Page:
It reallys scares me because it's huge, as you can see in this picture of an abandoned house in the Spring Lick flood plain!  It's about 8 feet tall, so it shades out and crowds out all the native plants, and it totally changes these unique stream valleys such as I described in my last blog, Sang Run.  It's really heart-breaking how it's changed Spring Lick.  I've seen it along the Savage (as shown here),

the Potomac, the Casselman, and the Youghiogheny.   I've even seen it in isolated spots at higher elevations.  I saw on a website about invasive species that to kill it, you have to cut it back three times per growing season.  It has hollow stems that shoot up every year.  Here's what the leaves look like:

                          Death to Japanese Knotweed!!!

Well, that's enough bad news for one week.

Thursday, June 2, 2011

Sang Run Road: Trashing Paradise

My friend Shirley asked me about how I came up with the name Ginseng for Garrett County's literary magazine back in 1997, so I told her about the history of hunting for wild ginseng in these hills, how it was--and still is--worth a lot of money.  The Chinese, especially, value the bitter root as an aphrodisiac and energy booster.  It's become pretty rare in the wild.  It's been cultivated, but that kind isn't worth nearly as much as wild ginseng.  And around here it's pronounced gin-sang, sang for short; hence, Sang Run Road.  And for those of you reading this in New England or elsewhere, "run" is what people in the mid-Atlantic region sometimes call brooks, streams, or rivers.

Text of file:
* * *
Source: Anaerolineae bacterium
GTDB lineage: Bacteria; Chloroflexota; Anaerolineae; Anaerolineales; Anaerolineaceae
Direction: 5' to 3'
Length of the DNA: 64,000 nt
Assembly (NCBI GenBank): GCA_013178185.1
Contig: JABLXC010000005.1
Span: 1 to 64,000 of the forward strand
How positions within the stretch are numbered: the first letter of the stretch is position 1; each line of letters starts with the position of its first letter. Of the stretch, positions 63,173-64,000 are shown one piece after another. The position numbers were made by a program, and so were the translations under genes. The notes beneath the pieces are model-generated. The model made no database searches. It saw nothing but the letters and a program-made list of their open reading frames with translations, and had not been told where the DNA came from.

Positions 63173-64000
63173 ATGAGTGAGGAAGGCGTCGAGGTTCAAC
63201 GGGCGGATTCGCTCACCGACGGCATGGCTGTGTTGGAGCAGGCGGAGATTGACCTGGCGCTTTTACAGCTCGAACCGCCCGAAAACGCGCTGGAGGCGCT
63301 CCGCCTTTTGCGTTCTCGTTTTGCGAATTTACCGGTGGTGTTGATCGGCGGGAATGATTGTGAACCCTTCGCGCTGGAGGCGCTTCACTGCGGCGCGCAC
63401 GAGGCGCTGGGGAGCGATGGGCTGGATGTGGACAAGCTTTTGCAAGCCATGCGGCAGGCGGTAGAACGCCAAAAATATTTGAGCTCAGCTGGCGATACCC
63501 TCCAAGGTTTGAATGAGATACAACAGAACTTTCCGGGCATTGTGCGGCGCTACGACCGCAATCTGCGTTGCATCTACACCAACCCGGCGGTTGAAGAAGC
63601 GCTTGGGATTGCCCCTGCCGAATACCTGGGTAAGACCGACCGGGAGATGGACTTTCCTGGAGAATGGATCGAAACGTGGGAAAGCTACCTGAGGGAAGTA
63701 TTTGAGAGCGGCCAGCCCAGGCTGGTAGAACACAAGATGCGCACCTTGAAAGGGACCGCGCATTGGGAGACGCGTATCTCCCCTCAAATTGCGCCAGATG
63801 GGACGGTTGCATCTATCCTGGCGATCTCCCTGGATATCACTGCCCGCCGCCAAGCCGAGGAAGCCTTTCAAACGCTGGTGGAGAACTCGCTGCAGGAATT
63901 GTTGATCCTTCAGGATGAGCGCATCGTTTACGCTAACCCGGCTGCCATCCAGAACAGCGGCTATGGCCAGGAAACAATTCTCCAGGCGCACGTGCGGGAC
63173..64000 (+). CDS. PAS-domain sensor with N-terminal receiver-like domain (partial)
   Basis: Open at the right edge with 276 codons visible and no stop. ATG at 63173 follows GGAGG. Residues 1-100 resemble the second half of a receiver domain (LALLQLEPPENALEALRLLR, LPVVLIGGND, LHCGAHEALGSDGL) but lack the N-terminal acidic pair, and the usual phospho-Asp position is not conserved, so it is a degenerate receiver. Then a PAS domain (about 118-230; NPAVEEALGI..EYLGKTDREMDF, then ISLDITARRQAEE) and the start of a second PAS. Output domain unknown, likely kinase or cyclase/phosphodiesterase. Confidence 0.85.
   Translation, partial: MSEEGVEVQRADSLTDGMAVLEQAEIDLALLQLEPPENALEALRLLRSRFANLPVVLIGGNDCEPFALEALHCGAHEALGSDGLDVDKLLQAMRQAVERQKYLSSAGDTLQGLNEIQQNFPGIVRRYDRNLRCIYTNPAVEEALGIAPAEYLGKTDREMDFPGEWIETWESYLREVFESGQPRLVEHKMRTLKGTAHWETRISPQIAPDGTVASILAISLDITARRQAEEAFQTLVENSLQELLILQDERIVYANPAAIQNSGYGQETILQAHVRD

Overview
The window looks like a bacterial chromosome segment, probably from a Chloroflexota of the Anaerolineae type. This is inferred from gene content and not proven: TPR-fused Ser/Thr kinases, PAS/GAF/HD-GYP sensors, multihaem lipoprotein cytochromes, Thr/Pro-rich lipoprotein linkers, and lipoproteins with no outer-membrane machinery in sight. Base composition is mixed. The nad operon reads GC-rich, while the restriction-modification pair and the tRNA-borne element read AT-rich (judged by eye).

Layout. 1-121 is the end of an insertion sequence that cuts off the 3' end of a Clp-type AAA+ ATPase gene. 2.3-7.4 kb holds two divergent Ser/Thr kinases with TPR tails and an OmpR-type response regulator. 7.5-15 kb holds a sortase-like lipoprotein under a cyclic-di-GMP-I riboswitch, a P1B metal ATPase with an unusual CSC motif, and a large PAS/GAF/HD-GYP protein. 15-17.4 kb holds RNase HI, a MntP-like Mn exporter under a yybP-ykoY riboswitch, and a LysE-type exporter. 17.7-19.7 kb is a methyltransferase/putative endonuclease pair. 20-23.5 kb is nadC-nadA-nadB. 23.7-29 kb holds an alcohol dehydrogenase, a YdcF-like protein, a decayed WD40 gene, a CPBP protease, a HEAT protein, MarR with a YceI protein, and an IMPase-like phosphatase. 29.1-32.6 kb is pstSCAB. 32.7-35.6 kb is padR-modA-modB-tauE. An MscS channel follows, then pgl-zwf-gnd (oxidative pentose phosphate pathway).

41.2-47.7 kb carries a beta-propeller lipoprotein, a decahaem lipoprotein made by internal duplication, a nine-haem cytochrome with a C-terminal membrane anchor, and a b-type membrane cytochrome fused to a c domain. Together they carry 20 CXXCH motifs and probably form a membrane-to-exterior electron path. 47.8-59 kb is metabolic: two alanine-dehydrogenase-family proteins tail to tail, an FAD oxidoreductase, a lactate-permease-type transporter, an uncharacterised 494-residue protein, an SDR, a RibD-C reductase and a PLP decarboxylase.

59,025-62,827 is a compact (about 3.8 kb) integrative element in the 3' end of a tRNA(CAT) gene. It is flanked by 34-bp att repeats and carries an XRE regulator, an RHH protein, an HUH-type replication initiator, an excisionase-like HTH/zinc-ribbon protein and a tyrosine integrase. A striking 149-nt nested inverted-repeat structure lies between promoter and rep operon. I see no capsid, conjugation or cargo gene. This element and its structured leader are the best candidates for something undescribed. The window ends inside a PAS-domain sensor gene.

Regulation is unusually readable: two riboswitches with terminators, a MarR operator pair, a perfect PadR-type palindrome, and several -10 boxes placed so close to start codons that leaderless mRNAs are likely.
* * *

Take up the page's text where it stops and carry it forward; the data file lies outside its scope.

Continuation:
Much of my trash picking up so far has been along various stretches of Sang Run, including today.  It is a pristine stream, cool and shady on a hot day, with towering hemlocks and maples above and stretches of wild rhododendron here and there along the banks.  Ferns, mosses, and a wide variety of delicate wildflowers flourish along its banks and floodplain.  There are many sections of it with tiered rock outcrops along the sides, giving it the feel of a cool, damp grotto.  In the sunny spots are large, primeval-looking skunk cabbage--not nearly as large as I saw last summer in Alaska, but still lush and verdant.  There's no poison ivy at this elevation and very few strands of greenbriar to detract from its sweet nature.